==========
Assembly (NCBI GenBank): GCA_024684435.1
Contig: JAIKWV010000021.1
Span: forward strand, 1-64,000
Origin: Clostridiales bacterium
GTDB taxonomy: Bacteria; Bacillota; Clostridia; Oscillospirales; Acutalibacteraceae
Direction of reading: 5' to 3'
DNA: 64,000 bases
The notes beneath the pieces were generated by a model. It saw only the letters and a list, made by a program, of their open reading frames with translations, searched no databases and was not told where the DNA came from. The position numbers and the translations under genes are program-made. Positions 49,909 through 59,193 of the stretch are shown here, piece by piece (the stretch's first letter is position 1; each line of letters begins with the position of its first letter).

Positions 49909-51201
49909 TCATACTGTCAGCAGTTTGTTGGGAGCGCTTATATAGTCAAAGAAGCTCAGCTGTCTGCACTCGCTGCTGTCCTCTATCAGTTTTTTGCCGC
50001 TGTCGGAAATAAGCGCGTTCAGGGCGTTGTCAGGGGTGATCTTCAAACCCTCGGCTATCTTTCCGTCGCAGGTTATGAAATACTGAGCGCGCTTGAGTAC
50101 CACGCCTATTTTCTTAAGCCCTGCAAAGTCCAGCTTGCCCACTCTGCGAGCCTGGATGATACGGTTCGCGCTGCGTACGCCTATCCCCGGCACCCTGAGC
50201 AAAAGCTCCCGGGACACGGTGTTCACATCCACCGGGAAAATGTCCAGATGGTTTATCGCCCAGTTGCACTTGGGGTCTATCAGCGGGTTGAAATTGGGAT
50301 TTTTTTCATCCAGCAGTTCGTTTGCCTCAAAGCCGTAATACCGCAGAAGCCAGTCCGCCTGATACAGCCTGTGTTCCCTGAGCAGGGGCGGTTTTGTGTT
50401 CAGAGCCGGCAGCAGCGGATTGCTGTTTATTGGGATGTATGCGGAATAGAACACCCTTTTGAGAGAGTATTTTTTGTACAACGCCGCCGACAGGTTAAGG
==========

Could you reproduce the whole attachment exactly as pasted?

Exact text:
Assembly (NCBI GenBank): GCA_024684435.1
Contig: JAIKWV010000021.1
Span: forward strand, 1-64,000
Origin: Clostridiales bacterium
GTDB taxonomy: Bacteria; Bacillota; Clostridia; Oscillospirales; Acutalibacteraceae
Direction of reading: 5' to 3'
DNA: 64,000 bases
The notes beneath the pieces were generated by a model. It saw only the letters and a list, made by a program, of their open reading frames with translations, searched no databases and was not told where the DNA came from. The position numbers and the translations under genes are program-made. Positions 49,909 through 59,193 of the stretch are shown here, piece by piece (the stretch's first letter is position 1; each line of letters begins with the position of its first letter).

Positions 49909-51201
49909 TCATACTGTCAGCAGTTTGTTGGGAGCGCTTATATAGTCAAAGAAGCTCAGCTGTCTGCACTCGCTGCTGTCCTCTATCAGTTTTTTGCCGC
50001 TGTCGGAAATAAGCGCGTTCAGGGCGTTGTCAGGGGTGATCTTCAAACCCTCGGCTATCTTTCCGTCGCAGGTTATGAAATACTGAGCGCGCTTGAGTAC
50101 CACGCCTATTTTCTTAAGCCCTGCAAAGTCCAGCTTGCCCACTCTGCGAGCCTGGATGATACGGTTCGCGCTGCGTACGCCTATCCCCGGCACCCTGAGC
50201 AAAAGCTCCCGGGACACGGTGTTCACATCCACCGGGAAAATGTCCAGATGGTTTATCGCCCAGTTGCACTTGGGGTCTATCAGCGGGTTGAAATTGGGAT
50301 TTTTTTCATCCAGCAGTTCGTTTGCCTCAAAGCCGTAATACCGCAGAAGCCAGTCCGCCTGATACAGCCTGTGTTCCCTGAGCAGGGGCGGTTTTGTGTT
50401 CAGAGCCGGCAGCAGCGGATTGCTGTTTATTGGGATGTATGCGGAATAGAACACCCTTTTGAGAGAGTATTTTTTGTACAACGCCGCCGACAGGTTAAGG